Breasts Without Embarrassment
Richard Benton PhD
From New Beginnings, Vol. 28 No. 3, 2009, pp. 34-35
Back before my days of fatherhood, when I was 22, I lived for a time in Marrakech, Morocco. The extended family, in whose house I rented a room, was an average, working-class, pious, Muslim family. One of the cousins had recently given birth. Once, when we were sitting out in the courtyard, the baby started crying. The cousin pulled up her shirt and put her baby, Rashid, on her breast. I had been traveling a while, but still held some misconceptions about traditional Muslim societies and their values of modesty. To be sure, I had never had a Moroccan woman pull up her shirt in front of me, so I was a bit embarrassed. She did not seem embarrassed, so I told her about how, in the US, women do not pull up their shirts to feed babies when company is over. The cousin laughed at me and simply added, "Well, the baby's hungry!" Nursing presented the obvious natural, healthy response to a hungry, crying baby. How illogical that I had to travel so far from our supposedly "progressive" country, to see this attitude at work.
After returning to the United States, I met my future wife, Hollie, and we were married. When our first baby, Nellie, was born, it had been about five years since my adventures in Morocco, but I felt I had learned something about the naturalness of breastfeeding. In further investigating how our culture handles breastfeeding, though, I was surprised in the other direction this time. When I saw the complexity of nursing bras, blankets, and nursing areas, I had a difficult time understanding why we need all this paraphernalia for feeding a child. Nature made babies and breasts to fit together perfectly, yet feeding a child becomes a chore when being "discreet" is part of the challenge. I wished that my wife and baby could nurse without all the baggage -- literal and figurative -- that breastfeeding entailed.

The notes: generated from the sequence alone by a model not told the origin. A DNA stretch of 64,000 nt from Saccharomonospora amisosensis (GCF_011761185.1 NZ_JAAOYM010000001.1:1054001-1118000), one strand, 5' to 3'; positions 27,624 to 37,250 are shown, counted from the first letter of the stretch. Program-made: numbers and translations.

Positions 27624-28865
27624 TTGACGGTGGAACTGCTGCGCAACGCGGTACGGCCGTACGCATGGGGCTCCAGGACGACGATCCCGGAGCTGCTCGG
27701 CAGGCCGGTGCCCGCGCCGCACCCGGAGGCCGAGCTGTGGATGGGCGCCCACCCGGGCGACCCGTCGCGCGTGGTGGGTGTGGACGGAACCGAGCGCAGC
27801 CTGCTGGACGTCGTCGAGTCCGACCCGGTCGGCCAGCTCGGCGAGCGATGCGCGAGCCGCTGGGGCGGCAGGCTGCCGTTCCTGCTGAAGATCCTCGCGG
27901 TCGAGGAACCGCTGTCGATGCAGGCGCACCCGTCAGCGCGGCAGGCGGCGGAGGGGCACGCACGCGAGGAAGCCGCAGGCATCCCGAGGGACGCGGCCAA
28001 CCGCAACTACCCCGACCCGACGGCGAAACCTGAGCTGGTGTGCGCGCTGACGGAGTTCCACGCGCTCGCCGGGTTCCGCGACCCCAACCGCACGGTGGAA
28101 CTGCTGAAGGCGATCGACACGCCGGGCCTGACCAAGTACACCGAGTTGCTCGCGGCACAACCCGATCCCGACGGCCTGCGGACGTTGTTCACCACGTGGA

We have two children now, Nellie and Kali. I've seen many benefits to them and our family from breastfeeding. Whenever I had to feed them as little babies, I thought how well equipped my wife was for feeding. When the child would wake from a nap, she would cry from hunger. I had to go to the freezer, take out the baby's milk, heat the stove, get the bottle, test the milk, assemble the bottle, pour the milk into the bottle, and feed the baby while hoping she was getting the right amount. My wife could accomplish the same thing by just "plugging" the baby in!
Nothing could be more natural than a baby nursing at her mother's breast. Nature obviously intended this interface between mother and baby.
The mother's flow of milk instinctively responds to the baby's cry, and baby and mother bond emotionally during this time. (Daddies bond with the other children during this time and have plenty of one-on-one time with the baby, too.) The baby is nourished emotionally and physically, creating a unique, maternal bond.
I am happy that in this country we are now re-learning the physical and emotional benefits of breastfeeding. My grandmother had her first baby right after World War II, and medical science was advising against this natural union. She told me about a pamphlet she received from the State of Nebraska Governor's Office on proper child rearing. The pamphlet recommended that the mother wear a surgical mask around the baby until age two, so that the baby was not exposed to unwelcome microbes. My grandmother commented, "What does it do to a child to not see her mother's face until she's two?!" After this time, baby formula became more and more popular, as it was presented as better for the baby's health than her mother's milk. In our day, we are seeing the folly of this earlier advice. We now see that the physical contact only benefits the child's psychological health, and that exposure to the mother's microbes on her skin, and her antibodies via the breastmilk, improve the immune system of the baby.
Seeing my babies nurse pleased me, as I knew that they were receiving the best emotional and nutritional food nature can provide. I am pleased that our society is becoming more open and aware of this fact, and this acceptance is shown by the availability of items such as special bras and nursing areas. I look forward to the time when mommies can nurse their babies anywhere and simply laugh without embarrassment.